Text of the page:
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Track Your Progress Using Heart Rate Training Zones

Now that you've considered the relationship between what you are training for and what Heart Rate Training Zones to prioritize it is important to have some basic knowledge about how our heart adapts to aerobic exercise.

At the onset of any exercise, your heart rate will increase in order to send more blood to your muscles to meet the demands of the exercise.  Over days and weeks of consistent exercise, your heart will adapt to the exercise you are doing by slowing down, allowing the heart to fill up with more blood so that each heart beat will send more blood, in fewer beats, to meet the same demand for your muscles.  Therefore, monitoring your heart rate in relation to your swimming speed is vital to measuring your progress.

It is important to have points in your training where you will repeat a set to see how your performance has changed over time.  There are 4 ways that you can measure your progress by monitoring your heart rate with your swimming speed.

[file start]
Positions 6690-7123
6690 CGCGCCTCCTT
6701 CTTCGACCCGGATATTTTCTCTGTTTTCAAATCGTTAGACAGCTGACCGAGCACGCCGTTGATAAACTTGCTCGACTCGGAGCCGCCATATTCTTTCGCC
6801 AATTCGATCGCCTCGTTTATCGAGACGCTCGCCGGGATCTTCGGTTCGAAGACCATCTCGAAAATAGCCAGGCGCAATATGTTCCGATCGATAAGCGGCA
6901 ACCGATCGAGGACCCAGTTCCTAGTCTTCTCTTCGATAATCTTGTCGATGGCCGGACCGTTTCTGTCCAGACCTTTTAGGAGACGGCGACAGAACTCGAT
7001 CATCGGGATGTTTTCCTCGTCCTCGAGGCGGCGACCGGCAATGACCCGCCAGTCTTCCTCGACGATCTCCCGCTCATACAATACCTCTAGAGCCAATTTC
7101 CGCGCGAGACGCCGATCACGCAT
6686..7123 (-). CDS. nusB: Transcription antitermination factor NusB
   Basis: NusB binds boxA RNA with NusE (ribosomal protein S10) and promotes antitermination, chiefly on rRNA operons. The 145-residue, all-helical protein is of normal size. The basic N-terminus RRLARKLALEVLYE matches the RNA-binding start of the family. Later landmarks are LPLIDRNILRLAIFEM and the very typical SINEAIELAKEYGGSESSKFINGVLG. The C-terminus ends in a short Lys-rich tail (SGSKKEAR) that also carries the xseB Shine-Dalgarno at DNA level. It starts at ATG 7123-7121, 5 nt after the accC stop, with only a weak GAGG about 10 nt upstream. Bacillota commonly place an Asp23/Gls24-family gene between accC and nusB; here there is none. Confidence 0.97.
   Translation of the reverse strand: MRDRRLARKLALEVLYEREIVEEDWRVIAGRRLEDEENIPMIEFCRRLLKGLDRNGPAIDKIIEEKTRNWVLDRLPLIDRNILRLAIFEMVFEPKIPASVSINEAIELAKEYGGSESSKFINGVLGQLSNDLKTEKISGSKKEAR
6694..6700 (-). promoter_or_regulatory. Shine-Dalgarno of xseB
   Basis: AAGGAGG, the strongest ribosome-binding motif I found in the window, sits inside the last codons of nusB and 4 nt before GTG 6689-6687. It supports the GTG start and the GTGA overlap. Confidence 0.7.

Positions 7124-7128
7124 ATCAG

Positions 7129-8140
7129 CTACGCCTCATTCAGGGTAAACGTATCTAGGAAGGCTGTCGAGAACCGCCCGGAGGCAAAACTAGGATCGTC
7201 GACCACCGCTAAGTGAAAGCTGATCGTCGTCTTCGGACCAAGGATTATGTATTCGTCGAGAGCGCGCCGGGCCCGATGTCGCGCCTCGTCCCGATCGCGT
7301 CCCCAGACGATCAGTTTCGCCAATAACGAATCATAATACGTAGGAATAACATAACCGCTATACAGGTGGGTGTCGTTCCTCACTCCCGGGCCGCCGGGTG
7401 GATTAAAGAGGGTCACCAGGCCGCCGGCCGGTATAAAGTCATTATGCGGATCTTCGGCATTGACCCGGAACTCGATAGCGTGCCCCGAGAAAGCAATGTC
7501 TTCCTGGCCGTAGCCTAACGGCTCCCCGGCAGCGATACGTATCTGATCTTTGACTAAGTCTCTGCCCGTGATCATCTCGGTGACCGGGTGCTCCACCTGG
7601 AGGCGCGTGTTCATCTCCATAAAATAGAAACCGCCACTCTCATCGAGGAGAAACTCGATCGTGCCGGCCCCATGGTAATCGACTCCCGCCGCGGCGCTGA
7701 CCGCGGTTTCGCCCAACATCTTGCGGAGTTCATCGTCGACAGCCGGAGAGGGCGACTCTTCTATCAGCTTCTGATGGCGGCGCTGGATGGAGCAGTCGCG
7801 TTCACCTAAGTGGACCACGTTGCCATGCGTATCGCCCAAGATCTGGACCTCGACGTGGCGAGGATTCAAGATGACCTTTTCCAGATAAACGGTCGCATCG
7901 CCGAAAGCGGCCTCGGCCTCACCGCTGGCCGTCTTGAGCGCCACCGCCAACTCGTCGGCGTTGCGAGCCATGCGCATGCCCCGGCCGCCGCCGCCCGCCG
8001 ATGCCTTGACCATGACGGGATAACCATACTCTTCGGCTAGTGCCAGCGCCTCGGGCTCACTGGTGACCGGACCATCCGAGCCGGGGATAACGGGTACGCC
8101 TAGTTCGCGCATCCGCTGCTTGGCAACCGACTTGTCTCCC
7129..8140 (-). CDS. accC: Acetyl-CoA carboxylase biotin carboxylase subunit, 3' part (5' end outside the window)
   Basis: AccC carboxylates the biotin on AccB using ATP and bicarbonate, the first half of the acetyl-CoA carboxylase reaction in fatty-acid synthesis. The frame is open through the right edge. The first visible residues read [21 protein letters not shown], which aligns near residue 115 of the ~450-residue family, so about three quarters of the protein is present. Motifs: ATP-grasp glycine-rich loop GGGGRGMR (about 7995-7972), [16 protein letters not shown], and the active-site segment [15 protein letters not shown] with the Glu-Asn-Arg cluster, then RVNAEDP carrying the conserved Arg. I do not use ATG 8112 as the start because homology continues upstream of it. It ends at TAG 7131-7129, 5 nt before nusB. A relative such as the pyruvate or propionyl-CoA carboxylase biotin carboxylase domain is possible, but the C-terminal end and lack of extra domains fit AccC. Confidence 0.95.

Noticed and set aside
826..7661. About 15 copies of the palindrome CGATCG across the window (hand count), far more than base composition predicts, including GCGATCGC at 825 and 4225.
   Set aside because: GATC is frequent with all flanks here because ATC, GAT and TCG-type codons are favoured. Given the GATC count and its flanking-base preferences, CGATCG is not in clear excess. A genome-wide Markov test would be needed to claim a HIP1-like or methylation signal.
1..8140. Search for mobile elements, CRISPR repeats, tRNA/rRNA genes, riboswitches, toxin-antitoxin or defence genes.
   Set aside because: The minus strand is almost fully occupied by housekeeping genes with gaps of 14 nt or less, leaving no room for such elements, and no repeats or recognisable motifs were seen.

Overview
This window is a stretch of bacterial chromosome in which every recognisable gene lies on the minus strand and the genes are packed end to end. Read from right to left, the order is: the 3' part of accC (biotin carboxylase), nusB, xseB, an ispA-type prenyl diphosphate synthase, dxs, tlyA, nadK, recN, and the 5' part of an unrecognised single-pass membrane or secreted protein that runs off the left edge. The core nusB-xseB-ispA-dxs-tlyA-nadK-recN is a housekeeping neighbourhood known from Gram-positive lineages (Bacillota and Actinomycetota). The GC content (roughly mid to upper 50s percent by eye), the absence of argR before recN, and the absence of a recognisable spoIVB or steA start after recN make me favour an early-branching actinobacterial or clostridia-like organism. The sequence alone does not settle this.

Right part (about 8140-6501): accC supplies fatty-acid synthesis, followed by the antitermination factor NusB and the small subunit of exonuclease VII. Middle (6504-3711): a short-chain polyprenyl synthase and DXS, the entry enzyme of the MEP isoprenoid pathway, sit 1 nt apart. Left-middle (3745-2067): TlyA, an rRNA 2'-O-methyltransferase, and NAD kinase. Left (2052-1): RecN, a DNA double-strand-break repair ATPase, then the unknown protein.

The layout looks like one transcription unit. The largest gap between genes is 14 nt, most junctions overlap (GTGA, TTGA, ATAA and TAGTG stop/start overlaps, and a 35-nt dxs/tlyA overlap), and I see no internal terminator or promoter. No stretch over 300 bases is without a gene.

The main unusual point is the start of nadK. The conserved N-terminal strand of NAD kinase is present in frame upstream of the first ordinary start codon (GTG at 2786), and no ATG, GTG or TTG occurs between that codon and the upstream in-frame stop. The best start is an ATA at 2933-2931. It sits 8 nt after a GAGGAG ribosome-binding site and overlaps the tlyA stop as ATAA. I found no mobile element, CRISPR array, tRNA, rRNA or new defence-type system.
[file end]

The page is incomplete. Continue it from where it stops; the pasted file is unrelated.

Take a set of 10 x 100 Freestyle with 30 Seconds Rest, and let’s say that the first time you did it your average time was 1:45 at a heart rate of 150.  With that as the baseline, here are the 4 ways you can measure your progress when you repeat the set:

  1. Go faster with the same Heart Rate.
    • Holding 1:40’s instead of 1:45’s with the same 150 heart rate shows improvement in the performance level at the same intensity.
  2. Go the same speed with a lower Heart Rate
    • Holding 1:45’s, but with a heart rate of 140, shows a gain in fitness so that holding the same time requires a lower intensity level
  3. Holding the same heart rate for longer distances
    • Keeping the time and the heart rate the same, but increasing the set to 12 or 15 x 100 shows a gain in endurance by being able to maintain the same intensity for longer
  4. Recover faster from increases in Heart Rate